In case of any discrepancy, the receiver is advised to contact the deductor. Possible reasons of mismatch could be:
- Non filing of TDS Return by the Deductor
- Quoting of wrong PAN number
- Quoting of wrong PAN or TIN number of the Deductor
- Excluding the details of Payment of TDS in the TDS Return
- Mentioning wrong Assessment Year
- Mentioning Wrong Amount
- Mentioning wrong Challan Identification Number
Form 26AS indicates that the tax deducted at source by the deductor that is deposited in favour of Government of India’s Income Tax Department.
Chapter XVII of the Income-tax Act, 1961 mentions the statutory provision for tax deduction at source. This gives the details regarding the rates, the relevant provisions of TDS, and the exceptions where no tax should be deducted. The following types of incomes have the provisions of TDS (as applicable based on the total non-salary earning and excluding exemptions, if any).
- Dividends (Section 194)
- Interest earned on securities (Section 193)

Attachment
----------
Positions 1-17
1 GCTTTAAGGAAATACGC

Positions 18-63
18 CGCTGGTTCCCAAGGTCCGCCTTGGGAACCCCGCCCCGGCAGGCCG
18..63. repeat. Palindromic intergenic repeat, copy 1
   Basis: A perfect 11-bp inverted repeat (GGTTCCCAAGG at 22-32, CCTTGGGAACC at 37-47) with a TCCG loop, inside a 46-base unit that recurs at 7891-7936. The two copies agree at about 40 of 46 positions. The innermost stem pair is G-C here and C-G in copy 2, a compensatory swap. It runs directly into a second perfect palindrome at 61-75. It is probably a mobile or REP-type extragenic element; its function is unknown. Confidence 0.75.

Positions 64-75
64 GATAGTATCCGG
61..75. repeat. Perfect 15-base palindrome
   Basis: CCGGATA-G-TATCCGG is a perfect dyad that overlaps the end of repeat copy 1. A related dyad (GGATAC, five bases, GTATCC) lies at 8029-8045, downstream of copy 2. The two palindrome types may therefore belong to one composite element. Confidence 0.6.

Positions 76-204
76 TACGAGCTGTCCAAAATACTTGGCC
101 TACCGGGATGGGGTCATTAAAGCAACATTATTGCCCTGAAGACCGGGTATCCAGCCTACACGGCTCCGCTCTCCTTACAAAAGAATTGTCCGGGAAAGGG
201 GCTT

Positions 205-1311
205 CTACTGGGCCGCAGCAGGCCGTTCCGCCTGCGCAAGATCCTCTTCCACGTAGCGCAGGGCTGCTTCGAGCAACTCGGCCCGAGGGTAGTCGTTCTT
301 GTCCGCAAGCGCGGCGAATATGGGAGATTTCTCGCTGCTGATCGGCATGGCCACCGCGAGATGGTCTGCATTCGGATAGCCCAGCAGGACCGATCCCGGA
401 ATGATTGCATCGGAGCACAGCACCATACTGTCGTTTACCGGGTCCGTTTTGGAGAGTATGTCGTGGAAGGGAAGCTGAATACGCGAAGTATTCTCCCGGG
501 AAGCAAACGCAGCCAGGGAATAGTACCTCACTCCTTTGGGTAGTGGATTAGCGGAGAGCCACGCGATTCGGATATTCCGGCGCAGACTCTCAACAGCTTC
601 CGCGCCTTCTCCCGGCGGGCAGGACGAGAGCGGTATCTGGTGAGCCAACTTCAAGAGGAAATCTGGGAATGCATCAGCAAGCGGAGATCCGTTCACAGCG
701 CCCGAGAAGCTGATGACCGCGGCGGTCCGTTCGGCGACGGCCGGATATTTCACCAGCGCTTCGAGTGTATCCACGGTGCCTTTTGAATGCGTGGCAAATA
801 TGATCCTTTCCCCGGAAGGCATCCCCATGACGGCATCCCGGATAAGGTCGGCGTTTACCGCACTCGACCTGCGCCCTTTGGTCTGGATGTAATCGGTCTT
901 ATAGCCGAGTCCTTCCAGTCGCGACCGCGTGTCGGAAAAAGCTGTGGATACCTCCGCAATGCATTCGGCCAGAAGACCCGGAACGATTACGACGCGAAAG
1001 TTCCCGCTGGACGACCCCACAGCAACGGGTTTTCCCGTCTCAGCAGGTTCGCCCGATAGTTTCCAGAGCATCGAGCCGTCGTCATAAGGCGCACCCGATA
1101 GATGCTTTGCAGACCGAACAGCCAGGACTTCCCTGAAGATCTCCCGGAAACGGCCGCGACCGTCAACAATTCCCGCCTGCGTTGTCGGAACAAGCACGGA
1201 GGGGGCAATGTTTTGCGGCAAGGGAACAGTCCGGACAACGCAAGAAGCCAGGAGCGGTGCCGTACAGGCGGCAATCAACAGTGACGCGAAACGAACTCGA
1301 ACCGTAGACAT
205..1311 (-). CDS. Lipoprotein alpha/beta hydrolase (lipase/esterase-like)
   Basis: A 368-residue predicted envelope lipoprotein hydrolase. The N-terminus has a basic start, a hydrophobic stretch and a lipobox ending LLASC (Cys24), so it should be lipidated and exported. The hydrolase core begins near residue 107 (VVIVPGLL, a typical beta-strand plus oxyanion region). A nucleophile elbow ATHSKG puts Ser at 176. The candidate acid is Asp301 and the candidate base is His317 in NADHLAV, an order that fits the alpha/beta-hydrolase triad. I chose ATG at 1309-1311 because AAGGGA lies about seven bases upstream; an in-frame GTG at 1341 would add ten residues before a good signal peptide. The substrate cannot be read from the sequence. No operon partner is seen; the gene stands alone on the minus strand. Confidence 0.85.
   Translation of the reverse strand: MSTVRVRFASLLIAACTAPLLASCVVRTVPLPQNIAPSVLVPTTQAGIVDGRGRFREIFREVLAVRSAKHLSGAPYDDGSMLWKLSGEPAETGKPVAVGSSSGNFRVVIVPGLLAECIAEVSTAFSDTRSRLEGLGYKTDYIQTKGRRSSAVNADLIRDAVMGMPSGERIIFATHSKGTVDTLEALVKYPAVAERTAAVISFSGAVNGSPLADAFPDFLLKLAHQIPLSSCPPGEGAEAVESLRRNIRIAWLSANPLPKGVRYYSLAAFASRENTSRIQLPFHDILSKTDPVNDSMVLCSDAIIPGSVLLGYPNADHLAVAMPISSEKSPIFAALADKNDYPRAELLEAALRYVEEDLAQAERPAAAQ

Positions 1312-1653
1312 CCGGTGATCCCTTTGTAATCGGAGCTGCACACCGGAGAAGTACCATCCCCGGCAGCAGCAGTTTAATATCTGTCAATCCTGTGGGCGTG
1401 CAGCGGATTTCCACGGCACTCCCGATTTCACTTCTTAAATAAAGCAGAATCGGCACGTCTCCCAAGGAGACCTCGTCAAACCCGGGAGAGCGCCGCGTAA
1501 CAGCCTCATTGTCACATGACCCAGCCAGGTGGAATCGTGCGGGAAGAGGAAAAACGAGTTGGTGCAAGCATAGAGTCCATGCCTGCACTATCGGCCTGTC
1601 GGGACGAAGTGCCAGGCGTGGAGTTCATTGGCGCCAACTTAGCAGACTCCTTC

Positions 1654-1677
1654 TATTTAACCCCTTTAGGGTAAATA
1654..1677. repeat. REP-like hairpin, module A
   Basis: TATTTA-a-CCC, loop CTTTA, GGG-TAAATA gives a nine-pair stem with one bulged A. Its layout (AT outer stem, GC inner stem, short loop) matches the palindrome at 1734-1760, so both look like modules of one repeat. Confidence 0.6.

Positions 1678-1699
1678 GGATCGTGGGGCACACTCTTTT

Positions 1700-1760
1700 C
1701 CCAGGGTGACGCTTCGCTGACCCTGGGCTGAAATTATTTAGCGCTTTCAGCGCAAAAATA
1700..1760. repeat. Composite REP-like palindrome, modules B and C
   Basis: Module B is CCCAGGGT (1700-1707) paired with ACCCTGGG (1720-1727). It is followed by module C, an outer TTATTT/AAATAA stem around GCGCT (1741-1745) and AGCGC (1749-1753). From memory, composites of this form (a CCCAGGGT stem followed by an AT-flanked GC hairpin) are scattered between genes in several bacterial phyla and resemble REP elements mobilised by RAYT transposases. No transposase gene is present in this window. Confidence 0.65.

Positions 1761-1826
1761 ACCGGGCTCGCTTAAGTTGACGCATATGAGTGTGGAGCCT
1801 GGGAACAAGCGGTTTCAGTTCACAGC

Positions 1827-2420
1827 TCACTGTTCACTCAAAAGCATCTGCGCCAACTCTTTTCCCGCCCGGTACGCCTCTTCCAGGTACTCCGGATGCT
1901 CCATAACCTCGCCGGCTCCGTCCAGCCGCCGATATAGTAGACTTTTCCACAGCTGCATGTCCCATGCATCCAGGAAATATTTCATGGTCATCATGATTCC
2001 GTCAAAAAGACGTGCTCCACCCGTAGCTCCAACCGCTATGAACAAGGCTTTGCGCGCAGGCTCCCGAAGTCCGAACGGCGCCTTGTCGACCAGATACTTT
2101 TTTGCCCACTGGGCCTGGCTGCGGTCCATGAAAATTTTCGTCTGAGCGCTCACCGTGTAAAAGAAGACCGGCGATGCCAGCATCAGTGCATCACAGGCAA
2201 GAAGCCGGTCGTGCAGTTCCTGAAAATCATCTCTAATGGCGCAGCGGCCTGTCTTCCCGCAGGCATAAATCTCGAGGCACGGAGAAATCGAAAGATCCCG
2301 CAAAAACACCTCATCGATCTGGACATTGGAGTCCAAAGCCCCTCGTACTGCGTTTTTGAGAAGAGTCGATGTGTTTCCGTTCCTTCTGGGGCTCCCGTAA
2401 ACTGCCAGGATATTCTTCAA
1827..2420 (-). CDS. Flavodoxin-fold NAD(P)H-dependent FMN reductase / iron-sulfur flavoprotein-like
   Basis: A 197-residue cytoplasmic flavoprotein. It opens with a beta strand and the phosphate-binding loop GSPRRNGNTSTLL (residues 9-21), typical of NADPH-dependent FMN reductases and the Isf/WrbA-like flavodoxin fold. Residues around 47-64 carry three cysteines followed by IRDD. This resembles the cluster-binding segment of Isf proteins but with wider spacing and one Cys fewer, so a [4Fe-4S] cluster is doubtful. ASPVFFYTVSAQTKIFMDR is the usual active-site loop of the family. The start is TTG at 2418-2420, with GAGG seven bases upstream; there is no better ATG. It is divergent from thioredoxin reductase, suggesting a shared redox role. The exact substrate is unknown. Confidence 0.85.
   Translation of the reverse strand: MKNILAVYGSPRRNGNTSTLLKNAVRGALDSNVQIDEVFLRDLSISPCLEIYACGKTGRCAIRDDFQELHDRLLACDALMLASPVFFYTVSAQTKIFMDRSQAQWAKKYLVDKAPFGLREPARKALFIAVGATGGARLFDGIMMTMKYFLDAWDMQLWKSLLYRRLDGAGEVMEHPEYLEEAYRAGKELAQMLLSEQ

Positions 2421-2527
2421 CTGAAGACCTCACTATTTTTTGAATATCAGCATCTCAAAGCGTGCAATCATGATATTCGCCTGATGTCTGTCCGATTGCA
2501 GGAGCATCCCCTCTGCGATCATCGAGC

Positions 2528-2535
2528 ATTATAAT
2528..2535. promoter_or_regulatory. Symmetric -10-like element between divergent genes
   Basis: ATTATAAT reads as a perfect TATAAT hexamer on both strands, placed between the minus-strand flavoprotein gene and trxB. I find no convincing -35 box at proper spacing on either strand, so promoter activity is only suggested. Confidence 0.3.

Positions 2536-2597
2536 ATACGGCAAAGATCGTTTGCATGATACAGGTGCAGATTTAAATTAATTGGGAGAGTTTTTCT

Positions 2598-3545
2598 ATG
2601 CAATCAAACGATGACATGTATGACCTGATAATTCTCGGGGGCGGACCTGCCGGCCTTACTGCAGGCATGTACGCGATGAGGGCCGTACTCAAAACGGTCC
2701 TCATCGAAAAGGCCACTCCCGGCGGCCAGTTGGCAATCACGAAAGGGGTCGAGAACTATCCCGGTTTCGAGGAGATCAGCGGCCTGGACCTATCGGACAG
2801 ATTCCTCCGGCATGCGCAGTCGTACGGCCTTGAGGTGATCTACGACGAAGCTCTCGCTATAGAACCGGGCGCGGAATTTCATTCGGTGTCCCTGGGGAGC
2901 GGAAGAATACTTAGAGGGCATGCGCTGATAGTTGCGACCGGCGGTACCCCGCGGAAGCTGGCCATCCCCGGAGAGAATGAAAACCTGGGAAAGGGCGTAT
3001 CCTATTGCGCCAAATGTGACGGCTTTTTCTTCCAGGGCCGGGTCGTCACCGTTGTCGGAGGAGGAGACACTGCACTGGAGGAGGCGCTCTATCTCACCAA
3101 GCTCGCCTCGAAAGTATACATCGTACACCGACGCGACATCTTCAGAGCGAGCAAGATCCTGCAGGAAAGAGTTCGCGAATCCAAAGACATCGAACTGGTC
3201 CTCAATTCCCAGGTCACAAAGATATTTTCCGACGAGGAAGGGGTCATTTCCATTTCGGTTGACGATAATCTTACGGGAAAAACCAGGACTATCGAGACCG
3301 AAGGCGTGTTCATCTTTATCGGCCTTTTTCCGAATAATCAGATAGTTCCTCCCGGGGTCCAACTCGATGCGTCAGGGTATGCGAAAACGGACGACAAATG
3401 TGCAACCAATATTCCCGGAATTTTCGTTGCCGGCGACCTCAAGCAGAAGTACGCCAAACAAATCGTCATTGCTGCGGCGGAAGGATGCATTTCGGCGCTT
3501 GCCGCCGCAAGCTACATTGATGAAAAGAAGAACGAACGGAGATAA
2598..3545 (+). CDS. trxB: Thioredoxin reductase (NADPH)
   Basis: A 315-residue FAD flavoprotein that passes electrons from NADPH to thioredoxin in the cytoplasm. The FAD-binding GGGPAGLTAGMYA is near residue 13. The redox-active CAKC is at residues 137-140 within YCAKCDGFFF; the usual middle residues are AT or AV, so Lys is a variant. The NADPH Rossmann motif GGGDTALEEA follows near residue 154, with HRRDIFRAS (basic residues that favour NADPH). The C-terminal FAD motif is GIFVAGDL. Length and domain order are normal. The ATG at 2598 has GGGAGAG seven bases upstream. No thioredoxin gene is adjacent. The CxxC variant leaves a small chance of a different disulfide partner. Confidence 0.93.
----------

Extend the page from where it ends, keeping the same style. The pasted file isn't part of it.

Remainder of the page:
- Interest earned other than interest on securities (Section 194A) -- Interests earned on Bank deposits come in this category
(Note: There is no TDS for the interest earned on savings bank account if the amount is below Rs. 10000. However on taxable amount, the tax is payable by the account holder)
- Payments in respect of deposits under National Savings Scheme etc. (Section 194EE)
- Payments for repurchase of units by Unit trust of India or a Mutual Fund (Section 194F)
- Prizes from winning lottery or crossword puzzles (Section 194B)
- Commission etc. On sale of lottery tickets (Section 194G)
- Prizes from winning horse race (Section 194BB)
- Payment of Insurance Commission (Section 194D)
- Payments to contractors and sub-contractors (Section 194C)
- Payments to non-resident sportsmen or sports associations (Section 194E)
- Commission or brokerage, etc. (Section 194H)
- Rent (Section 194-I)
- Fees for technical or professional services (Section 194J)
- Payment of Compensation on acquisition of specific types of immovable property (Section 194LA)
- Other sums, for example, payment to a foreign company or a non-resident (not being a company), of any interest (not being interest on securities) or any other amount subject to Income tax (non-salary)(Section 195)